V5: Printing Motor Velocity and Temperature

  1. 4 weeks ago
    Edited 4 weeks ago by Ben.162A

    What's wrong with this code? I'm trying to print real-time motor velocity and temperature to the brain and velocity to the controller screen but it's spitting out random numbers that change randomly after "RPM:" and after "Temp:".
    Here is my code:

    int flywheelStatDisp(){
    Brain.Screen.setFont(vex::fontType::mono40);
    while (true){
    Controller.Screen.clearLine(3);
    Controller.Screen.setCursor(3,0);
    Controller.Screen.print("RPM:%d",flywheel.velocity(vex::velocityUnits::rpm));

    Brain.Screen.clearScreen();
    Brain.Screen.printAt(1,40,"RPM:%d",flywheel.velocity(vex::velocityUnits::rpm));
    Brain.Screen.printAt(1,80,"Temp:%d",flywheel.temperature(vex::percentUnits::pct));
    Brain.Screen.render();
    vex::task::sleep(20);
    }
    }

  2. Both velocity and temperature return double values. %d is the format character for int values. Try %f instead.

  3. It worked. Thank you so much. Is there a function that can truncate the numbers tho.

  4. Multiply by some power of 10, round it off, then divide by the same power of 10. Print that result. Usually works. Most print format strings don't have rounding specifiers built in.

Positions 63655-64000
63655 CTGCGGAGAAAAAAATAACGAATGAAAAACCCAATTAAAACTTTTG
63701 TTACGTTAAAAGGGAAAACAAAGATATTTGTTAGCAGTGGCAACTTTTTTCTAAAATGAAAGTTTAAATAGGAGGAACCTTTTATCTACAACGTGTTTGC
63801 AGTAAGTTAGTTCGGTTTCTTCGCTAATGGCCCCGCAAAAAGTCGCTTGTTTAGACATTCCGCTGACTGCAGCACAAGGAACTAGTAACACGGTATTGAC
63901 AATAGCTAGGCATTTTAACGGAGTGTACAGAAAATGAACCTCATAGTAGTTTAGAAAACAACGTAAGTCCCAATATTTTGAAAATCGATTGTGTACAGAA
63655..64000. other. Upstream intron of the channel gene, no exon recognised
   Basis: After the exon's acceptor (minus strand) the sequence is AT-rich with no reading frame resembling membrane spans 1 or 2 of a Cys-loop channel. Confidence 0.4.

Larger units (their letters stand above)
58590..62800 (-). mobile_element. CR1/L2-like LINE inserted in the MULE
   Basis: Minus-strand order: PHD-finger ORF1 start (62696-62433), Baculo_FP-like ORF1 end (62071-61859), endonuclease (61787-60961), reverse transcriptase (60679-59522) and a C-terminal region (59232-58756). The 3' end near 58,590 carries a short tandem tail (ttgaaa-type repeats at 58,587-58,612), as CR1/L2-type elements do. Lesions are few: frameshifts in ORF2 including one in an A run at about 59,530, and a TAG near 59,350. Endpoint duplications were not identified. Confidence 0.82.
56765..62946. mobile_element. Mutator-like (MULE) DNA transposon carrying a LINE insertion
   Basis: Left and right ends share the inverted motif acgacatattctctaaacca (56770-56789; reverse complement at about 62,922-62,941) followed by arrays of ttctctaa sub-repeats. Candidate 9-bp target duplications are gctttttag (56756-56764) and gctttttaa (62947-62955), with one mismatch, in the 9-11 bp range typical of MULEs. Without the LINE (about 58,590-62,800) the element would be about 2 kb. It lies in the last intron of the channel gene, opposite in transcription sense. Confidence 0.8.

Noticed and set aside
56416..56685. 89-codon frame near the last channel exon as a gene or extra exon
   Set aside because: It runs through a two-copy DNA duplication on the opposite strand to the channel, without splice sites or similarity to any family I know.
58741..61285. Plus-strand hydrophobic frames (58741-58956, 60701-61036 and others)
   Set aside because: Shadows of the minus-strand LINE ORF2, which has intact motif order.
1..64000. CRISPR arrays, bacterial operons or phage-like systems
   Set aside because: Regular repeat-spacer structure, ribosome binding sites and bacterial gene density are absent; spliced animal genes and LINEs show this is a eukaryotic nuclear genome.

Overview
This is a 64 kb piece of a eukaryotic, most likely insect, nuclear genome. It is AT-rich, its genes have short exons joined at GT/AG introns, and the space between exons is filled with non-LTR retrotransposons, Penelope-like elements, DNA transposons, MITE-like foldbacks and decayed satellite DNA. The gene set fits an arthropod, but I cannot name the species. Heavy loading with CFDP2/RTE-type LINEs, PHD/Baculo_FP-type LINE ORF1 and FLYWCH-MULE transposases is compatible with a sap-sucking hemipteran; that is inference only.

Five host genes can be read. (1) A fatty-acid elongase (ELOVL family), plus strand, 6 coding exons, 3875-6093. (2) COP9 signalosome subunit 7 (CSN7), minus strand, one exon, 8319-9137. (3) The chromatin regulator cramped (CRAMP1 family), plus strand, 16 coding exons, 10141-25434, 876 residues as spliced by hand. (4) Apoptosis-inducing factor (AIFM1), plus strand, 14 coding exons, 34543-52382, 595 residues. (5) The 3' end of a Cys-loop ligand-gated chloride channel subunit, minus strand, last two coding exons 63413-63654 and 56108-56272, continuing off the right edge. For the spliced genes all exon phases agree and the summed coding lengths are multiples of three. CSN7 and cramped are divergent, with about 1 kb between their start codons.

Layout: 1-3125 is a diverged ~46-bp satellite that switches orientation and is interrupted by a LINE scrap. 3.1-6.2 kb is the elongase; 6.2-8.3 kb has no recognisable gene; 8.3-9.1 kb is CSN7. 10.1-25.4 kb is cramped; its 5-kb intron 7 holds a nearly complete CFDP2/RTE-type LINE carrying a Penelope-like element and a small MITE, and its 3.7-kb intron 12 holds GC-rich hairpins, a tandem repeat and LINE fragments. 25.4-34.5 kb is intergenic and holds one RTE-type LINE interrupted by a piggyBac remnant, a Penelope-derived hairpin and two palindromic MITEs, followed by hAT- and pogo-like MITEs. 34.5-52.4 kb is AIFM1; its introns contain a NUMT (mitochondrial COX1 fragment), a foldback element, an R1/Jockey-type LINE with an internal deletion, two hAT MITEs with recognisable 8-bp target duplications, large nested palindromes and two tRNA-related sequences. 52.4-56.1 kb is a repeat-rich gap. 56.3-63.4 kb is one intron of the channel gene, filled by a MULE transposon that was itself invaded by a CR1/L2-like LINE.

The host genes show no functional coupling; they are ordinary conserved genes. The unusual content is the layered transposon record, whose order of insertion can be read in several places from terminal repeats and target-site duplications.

5. jpearman

    Dec 18 Moderator, ROBOTC Tech Support, V5 Beta Moderator Los Angeles 8888
    Edited 4 weeks ago by jpearman

    @Ben.162A It worked. Thank you so much. Is there a function that can truncate the numbers tho.

    you can limit the number of decimal places shown like this

    Brain.Screen.printAt(1,40,"RPM: %8.3f",flywheel.velocity(vex::velocityUnits::rpm));
  6. Thank you.

  7. goofnrox

    Dec 19 Jenison MI Jenison Robotics
    Edited 4 weeks ago by goofnrox

    What do those crazy number number and letter combinations even mean you ask! Well wonder no more: www.cplusplus.com/reference/cstdio/printf/

  8. Gameoa

    Dec 19 lemme think about it... 37409A

    This is kinda off-topic but...

    @goofnrox why in the world is there an uppercase decimal point, especially when the lowercase one looks exactly the same?

  9. Dave Flowerday

    Dec 19 Event Partner, VEX Tech Support North Barrington, IL

    @Gameoa @goofnrox why in the world is there an uppercase decimal point, especially when the lowercase one looks exactly the same?

    Because floating point numbers include items like "INF" for infinity and "NAN" for not-a-number, which can be printed in upper or lower case.

  10. jpearman

    Dec 19 Moderator, ROBOTC Tech Support, V5 Beta Moderator Los Angeles 8888

    Brain.Screen.Print does not support the complete list of formats shown, only the most common ones. however, using the standard library sprintf to create a string should.

 

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